UK: Helping Our Children Engage With The Fight For A Fairer World

UK: Helping Our Children Engage With The Fight For A Fairer World

Children helping the world

Miss M’s #Strengthie pose supporting the Poverty is Sexist campaign for ONE

I grew up living a pretty selfish life, if I’m honest. We weren’t a terrible family – we would help those we knew if they needed help, and I recall collecting my spare change for charity boxes and joining in with sponsored events, but that was about the sum of my giving to others. I’m pretty sure this is because my parents both grew up in poverty. They understood what it meant to have an empty tummy and to wear clothes that had been mended so many times they were falling off. So we focused on our tight family unit of four and my parents worked like Trojans, across four jobs, to ensure that they could pay the mortgage and offer my brother and I some of the little luxuries they had never had as children.

In my adult life, through becoming a Christian and learning more about the world around me, I developed a strong sense of compassion and a desire to help those who were not living the kind of life I feel we all deserve. As I’ve grown older (and perhaps wiser, some might say) I’ve wanted my children to understand and to ensure that they are engaging with the fight to help our world become a fairer place. I figure if they learn this as a child, they will get involved and start to help at a younger age, and not wait until they are in their thirties like I was.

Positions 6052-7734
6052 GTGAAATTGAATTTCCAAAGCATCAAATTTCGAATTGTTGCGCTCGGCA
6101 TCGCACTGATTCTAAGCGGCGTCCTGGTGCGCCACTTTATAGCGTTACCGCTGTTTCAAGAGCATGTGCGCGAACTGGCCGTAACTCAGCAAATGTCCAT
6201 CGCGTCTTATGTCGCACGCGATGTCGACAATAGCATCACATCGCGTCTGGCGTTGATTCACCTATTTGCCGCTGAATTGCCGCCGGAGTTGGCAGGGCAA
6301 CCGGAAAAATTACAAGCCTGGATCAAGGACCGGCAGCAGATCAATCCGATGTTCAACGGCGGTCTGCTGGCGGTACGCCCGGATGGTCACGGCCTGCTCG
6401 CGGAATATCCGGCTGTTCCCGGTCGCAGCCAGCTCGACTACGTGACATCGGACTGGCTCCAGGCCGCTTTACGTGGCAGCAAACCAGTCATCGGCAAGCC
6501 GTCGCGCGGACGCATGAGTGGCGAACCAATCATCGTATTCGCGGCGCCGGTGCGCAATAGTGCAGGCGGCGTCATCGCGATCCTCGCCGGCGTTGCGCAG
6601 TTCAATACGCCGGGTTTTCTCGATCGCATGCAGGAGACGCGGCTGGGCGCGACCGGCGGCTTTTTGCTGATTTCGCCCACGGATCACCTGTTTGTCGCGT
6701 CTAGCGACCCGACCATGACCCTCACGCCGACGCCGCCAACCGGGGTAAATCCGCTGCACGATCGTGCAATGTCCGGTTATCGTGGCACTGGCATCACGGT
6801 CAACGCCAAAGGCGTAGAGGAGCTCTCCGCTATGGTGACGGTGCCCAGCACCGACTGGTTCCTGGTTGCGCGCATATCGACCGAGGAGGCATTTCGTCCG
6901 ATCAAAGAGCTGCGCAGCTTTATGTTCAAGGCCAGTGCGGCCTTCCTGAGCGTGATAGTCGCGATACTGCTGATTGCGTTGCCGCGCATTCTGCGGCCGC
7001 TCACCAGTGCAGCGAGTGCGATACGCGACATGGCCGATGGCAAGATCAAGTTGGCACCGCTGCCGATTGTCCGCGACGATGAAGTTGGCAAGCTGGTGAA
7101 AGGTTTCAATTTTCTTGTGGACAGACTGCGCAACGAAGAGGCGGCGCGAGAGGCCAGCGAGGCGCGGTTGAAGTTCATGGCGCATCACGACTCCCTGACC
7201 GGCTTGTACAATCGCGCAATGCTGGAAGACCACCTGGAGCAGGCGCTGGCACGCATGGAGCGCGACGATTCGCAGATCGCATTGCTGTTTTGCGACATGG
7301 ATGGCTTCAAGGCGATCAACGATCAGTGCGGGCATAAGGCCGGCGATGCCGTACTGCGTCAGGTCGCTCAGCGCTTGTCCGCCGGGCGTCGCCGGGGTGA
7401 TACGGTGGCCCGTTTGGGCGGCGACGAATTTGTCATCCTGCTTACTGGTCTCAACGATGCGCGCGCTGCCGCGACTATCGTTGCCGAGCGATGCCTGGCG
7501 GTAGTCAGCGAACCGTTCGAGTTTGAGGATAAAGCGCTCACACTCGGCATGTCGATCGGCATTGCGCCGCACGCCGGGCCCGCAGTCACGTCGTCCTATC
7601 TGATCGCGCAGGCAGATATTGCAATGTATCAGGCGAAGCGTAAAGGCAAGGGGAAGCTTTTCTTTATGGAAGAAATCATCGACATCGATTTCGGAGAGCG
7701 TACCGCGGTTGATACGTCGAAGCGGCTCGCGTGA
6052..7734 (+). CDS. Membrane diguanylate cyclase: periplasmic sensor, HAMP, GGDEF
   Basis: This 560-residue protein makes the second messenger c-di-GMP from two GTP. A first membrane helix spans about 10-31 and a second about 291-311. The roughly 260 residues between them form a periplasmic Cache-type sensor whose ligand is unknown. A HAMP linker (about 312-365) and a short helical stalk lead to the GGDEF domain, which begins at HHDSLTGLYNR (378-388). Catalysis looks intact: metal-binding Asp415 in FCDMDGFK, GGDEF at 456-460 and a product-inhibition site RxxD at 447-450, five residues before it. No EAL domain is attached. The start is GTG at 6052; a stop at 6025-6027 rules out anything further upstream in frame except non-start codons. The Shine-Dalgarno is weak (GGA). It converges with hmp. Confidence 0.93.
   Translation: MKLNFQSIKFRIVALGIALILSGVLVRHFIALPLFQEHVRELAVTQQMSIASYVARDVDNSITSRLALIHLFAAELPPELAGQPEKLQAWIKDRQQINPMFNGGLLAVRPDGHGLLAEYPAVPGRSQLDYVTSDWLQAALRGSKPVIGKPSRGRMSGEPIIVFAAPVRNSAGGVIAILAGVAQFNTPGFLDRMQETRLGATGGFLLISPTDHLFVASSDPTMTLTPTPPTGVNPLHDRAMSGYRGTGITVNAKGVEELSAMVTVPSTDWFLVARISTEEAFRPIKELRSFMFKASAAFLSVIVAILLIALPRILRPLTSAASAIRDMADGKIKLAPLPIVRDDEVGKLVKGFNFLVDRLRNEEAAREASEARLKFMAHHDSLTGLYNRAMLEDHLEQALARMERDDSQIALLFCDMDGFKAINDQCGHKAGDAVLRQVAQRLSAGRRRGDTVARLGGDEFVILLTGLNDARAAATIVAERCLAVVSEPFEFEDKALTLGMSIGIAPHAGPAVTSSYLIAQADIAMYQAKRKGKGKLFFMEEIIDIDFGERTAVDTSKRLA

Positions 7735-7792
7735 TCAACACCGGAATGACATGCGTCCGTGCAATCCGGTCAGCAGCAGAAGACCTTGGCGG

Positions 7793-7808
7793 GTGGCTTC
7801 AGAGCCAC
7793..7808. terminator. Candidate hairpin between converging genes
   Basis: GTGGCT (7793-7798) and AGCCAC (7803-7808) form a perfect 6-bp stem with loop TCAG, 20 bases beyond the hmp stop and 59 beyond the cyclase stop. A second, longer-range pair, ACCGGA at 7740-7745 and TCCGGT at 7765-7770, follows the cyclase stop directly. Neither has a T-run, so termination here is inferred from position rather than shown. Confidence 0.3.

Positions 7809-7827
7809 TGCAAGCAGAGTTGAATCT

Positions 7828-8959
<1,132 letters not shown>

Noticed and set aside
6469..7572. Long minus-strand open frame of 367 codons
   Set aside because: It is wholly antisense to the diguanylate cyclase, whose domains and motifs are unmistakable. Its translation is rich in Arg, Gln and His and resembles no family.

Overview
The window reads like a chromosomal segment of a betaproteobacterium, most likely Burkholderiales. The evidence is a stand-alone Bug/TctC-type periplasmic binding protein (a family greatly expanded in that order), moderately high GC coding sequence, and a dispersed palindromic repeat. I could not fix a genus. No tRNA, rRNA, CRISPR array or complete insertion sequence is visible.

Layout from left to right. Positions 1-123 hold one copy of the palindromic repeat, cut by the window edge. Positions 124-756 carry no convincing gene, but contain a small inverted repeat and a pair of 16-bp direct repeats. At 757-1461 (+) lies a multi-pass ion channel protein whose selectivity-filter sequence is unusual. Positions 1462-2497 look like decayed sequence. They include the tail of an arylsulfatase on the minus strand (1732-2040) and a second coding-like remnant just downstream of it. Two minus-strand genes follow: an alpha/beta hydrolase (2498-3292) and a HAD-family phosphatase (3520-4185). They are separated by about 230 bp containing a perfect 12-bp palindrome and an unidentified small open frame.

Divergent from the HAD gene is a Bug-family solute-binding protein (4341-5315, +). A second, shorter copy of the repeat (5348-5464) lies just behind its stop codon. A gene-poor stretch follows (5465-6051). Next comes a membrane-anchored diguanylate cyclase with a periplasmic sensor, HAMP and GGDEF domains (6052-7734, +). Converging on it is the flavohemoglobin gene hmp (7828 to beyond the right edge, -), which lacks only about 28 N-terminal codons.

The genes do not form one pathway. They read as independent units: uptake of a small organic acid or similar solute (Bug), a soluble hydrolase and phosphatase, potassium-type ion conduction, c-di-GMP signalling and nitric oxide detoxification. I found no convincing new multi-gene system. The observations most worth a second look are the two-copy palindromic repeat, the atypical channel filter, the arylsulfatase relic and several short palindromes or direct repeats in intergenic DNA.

Of course, as a parent it is my job to help them and to expose them to age-appropriate content and subjects. My twin girls are nearly eight which means we can discuss sensitive issues, but I’m still refraining from talking about sexual matters as I don’t need to smash their innocence at this age. My son is nearly twelve, and we can talk about almost all topics as he has more of an understanding of how the world works.

I’d really love to hear how other parents are educating and engaging their children within this area, and of course that is one of the reasons Jen set up World Moms Blog: to find out how Moms (Mums/Mams) the world over were tackling the same issues but in different culturally appropriate ways.

I thought it might be useful to share the approaches I have been taking so we can all learn from each other –

Child Sponsorship – In 2004 we started to sponsor our first child through Compassion. He was five at the time and over the last eleven years we have watched Carl-Henri grow into a caring young man. It has been a real privilege to pray for him, encourage the children to write to or draw pictures for him and to be able to financially support his place within a Christian project in Haiti. When the earthquake struck Haiti in 2010 we held our breath and prayed for all the people of the nation but of course our soft-spot was for Carl Henri and his family. Thankfully they were all physically well, but they were thrown into the situation of rebuilding their home and lives, which our supported project was able to help with.

Pray with them – I love to pray with my children. There is nothing more beautiful than hearing them expressing the desires of their hearts and offloading the small worries they carry. We have a daily devotional that sits on our dining table and on the nights when we are all together and have some time we read a verse and explore what it means for us and others.